Bordoni, Faustina (c. 1700–1781)
Bordoni, Faustina (c. 1700–1781)
Italian mezzo-soprano. Name variations: Faustina Hasse. Born around 1700 in Venice, Italy; died on November 4, 1781, in Venice; married Johann Adolf Hasse (a composer), in 1730; studied with Michelangelo Gasparini.
Debuted in Venice (1716), Naples (1721), Rome (1722); Munich (1723); debuted in London as Rossane in Handel's Alessandro (1726); appeared on stages throughout Europe until 1751; appeared in concerts in Dresden until 1763.
Daughter of a Venetian patrician family, Faustina Bordoni trained under Michelangelo Gasparini and Alessandro and Benedetto Marcello. Age 16 when she appeared in Pollarolo's Ariodante, she performed in some 30 operas in Venice as her ability to memorize roles quickly made it possible for her to accept many engagements. Though travel at the time was difficult and time consuming, she maintained a schedule much like modern divas who have the advantage of air travel.
In 1726, Handel brought Bordoni to London where she was a huge success in his opera Allessandro. She created many roles for Handel, including Alcestis in Admeto, Pulcheria in Riccardo Primo, Emira in Siroe, and Elisa in Tolomeo. Bordoni was known for her intelligence and civility, but the latter was missing during one slug fest with her chief rival, soprano Francesca Cuzzoni . During a performance of Bononcini's Astianatte at London's Royal Academy of Music (managed by Handel) in 1727, the two singers came to blows. Fueled by an eager press and rowdy audiences of side-taking partisans, the rivalry between the prima donnas delighted opera lovers and sold plenty of tickets but it also effectively destroyed company cohesiveness. This, along with Bordoni's illness, closed the Royal Academy in 1728, and Bordoni returned to Italy.
Two years later, at age 30, she married Johann Adolph Hasse and moved to Dresden. The couple lived and performed there until 1763 when they moved to Vienna and Venice. A superstar in her era, Bordoni was much beloved throughout Europe. Her portrait by Rosalba Carriera hangs in the Ca'Rezzonico, Venice. Bordoni was also the subject of an opera by Louis Schubert, Faustina Hasse (1879).
John Haag , Athens, Georgia
"Bordoni, Faustina (c. 1700–1781)." Women in World History: A Biographical Encyclopedia. . Encyclopedia.com. (September 15, 2019). https://www.encyclopedia.com/women/encyclopedias-almanacs-transcripts-and-maps/bordoni-faustina-c-1700-1781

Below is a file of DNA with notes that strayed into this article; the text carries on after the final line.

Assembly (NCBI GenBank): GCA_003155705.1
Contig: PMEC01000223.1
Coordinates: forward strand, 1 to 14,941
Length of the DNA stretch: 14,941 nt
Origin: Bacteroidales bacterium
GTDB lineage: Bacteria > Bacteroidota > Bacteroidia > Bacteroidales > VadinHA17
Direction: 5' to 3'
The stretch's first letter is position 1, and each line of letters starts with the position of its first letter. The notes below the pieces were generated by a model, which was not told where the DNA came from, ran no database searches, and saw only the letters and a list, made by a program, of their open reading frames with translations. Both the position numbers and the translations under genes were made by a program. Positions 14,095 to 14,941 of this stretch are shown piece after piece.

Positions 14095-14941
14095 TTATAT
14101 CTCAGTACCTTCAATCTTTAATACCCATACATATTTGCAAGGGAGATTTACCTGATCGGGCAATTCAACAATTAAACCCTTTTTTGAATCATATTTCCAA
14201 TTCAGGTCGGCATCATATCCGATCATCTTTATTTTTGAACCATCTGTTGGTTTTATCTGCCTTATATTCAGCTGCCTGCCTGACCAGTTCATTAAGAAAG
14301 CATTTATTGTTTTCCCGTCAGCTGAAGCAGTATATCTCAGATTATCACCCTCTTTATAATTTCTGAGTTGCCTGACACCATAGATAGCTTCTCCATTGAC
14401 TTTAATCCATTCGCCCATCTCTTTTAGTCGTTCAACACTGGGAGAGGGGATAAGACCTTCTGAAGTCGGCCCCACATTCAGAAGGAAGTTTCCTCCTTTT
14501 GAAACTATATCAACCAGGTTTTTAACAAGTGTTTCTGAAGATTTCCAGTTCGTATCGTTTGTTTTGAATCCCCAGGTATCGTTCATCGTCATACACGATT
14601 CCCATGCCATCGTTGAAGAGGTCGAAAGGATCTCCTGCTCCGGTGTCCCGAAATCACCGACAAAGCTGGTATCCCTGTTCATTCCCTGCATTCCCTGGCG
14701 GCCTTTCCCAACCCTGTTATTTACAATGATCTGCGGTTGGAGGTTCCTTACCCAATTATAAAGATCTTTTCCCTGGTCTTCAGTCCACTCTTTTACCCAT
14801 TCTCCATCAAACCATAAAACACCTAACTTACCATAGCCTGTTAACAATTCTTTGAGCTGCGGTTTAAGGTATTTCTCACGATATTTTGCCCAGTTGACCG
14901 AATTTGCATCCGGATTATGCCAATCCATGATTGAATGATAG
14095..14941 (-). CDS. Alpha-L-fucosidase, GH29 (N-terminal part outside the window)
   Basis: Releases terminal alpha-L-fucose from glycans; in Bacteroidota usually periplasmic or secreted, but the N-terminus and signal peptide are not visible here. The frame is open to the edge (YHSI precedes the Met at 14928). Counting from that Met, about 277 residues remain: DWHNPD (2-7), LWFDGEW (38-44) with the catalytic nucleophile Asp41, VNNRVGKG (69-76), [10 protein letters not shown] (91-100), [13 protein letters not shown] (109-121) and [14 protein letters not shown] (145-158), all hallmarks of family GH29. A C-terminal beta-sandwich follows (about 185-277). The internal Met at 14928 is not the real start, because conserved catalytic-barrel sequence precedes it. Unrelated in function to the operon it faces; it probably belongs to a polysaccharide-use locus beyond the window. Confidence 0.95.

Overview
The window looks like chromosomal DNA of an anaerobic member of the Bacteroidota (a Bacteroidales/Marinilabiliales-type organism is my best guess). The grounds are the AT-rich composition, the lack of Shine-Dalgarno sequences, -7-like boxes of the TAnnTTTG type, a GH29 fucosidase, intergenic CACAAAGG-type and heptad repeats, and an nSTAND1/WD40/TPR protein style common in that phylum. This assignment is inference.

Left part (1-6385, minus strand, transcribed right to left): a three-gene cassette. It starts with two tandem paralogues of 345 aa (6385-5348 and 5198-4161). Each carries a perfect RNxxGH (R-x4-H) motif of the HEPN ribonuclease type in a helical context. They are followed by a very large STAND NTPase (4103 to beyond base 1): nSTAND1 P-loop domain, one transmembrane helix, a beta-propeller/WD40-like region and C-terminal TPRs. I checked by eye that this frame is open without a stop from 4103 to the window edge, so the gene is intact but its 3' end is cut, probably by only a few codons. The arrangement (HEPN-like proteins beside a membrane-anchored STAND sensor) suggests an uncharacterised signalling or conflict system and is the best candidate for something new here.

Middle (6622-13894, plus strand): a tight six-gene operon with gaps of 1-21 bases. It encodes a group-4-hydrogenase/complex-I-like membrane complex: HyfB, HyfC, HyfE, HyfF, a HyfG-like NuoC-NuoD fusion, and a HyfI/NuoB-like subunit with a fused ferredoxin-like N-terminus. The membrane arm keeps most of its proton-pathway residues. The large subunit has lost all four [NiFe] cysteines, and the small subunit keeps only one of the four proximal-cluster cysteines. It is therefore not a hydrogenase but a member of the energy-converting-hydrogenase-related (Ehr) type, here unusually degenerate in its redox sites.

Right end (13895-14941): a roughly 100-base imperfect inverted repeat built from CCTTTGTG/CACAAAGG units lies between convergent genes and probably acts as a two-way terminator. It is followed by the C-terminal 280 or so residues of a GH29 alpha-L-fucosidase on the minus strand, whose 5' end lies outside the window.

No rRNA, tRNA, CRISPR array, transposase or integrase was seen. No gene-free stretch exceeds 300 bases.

"Bordoni, Faustina (c. 1700–1781)." Women in World History: A Biographical Encyclopedia. . Retrieved September 15, 2019 from Encyclopedia.com: https://www.encyclopedia.com/women/encyclopedias-almanacs-transcripts-and-maps/bordoni-faustina-c-1700-1781
Encyclopedia.com gives you the ability to cite reference entries and articles according to common styles from the Modern Language Association (MLA), The Chicago Manual of Style, and the American Psychological Association (APA).
Within the “Cite this article” tool, pick a style to see how all available information looks when formatted according to that style. Then, copy and paste the text into your bibliography or works cited list.
Because each style has its own formatting nuances that evolve over time and not all information is available for every reference entry or article, Encyclopedia.com cannot guarantee each citation it generates. Therefore, it’s best to use Encyclopedia.com citations as a starting point before checking the style against your school or publication’s requirements and the most-recent information available at these sites:
Modern Language Association
The Chicago Manual of Style
American Psychological Association
- Most online reference entries and articles do not have page numbers. Therefore, that information is unavailable for most Encyclopedia.com content. However, the date of retrieval is often important. Refer to each style’s convention regarding the best way to format page numbers and retrieval dates.
- In addition to the MLA, Chicago, and APA styles, your school, university, publication, or institution may have its own requirements for citations. Therefore, be sure to refer to those guidelines when editing your bibliography or works cited list.